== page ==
Vintage Duck Decoys
Hunting decoys were originally created by Native Americans to lure birds, they became extremely popular in the late 1800’s and early 1900’s with commercial hunters who provided restaurants with a steady supply of waterfowl. After the US passed the Migratory Bird treaty in 1918, however, hunting regulations became much more strict, and the commercial use of decoys was prohibited. Many hunters discarded or burned their decoys, believing they were of no further use. This severely limited the quantity of vintage carved decoys available, making them a popular collectors’ item and sparking a new hobby – duck decoy collecting.
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Duck decoys are made from a variety of materials, including wood, paper-mache, and cork. These collectible decoys were made by local and regional carvers, as well as produced in decoy factories. Both original carved decoys and reproductions can command decent prices for collectors; many of whom collect decoys from a specific region or made by a specific carver.
Wooden duck decoys were originally quite primitive, and gradually evolved into detailed works of folk art. Those interested in duck decoy collecting prize wooden decoys that are hand carved. These decoys are often stamped, signed, or otherwise marked with the carver’s name or the date. Wooden decoys were also factory produced, with the bodies being turned on lathes and the head and other details added on later.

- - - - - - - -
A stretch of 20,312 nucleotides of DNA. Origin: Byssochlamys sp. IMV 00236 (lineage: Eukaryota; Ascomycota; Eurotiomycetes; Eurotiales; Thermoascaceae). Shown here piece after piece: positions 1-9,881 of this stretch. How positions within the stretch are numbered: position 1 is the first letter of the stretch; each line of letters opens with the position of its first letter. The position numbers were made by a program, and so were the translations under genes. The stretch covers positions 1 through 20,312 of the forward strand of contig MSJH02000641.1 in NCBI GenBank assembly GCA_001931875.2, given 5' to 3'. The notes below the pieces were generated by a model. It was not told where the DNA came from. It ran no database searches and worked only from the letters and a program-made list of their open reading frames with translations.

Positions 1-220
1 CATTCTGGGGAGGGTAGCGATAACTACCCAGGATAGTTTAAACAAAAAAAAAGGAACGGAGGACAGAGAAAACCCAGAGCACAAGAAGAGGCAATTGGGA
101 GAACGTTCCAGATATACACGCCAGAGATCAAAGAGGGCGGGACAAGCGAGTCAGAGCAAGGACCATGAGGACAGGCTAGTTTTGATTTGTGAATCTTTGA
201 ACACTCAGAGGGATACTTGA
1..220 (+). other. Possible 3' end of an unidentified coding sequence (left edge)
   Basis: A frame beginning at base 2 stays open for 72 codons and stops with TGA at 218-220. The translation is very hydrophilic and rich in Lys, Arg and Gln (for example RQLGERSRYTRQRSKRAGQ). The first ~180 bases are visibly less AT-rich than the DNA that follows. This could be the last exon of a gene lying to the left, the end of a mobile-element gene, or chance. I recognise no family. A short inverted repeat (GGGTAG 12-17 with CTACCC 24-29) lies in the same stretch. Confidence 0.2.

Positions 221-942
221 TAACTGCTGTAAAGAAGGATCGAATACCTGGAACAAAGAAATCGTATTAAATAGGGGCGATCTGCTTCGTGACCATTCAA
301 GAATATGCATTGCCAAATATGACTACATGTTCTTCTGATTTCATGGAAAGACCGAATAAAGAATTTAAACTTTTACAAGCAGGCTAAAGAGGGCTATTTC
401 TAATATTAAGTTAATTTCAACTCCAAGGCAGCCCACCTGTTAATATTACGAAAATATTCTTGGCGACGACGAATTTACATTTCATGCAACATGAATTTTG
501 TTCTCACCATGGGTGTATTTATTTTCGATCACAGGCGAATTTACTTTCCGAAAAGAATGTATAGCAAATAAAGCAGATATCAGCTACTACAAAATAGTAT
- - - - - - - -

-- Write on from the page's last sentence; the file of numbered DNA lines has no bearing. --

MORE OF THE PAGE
Cork decoys were also produced in factories, and are also popular with duck decoy collectors. Cork decoys were popular with hunters because they floated realistically in the water, increasing the likelihood of bagging a higher number of ducks per day. These decoys were also hand painted, creating a realistic waterfowl image that is prized by modern day collectors.
As you begin your journey into decoy collecting, there are many ways to tell a vintage decoy from a modern reproduction. Older decoys have formal patterns of solid color paint, while modern reproductions have more realistic feathers painted on. The decoy’s eyes are another feature to examine – the older decoys often have tacks for eyes, or painted on eyes. Later decoys have glass or plastic eyes from taxidermy shops.
Whether you are a novice collector or a hunting enthusiast, you’re sure to be impressed by this historic art form. Vintage duck decoys capture a by-gone era in a historic folk art medium. Decoys can be added to your collection gradually, and you’re sure to find one that you like and that suits your budget. Prices for vintage decoys run from under $100 to record setting numbers, making collecting a popular hobby no matter your income. With more and more antique shops cropping up online, it’s easier than ever to find the perfect vintage duck decoy to add to your collection.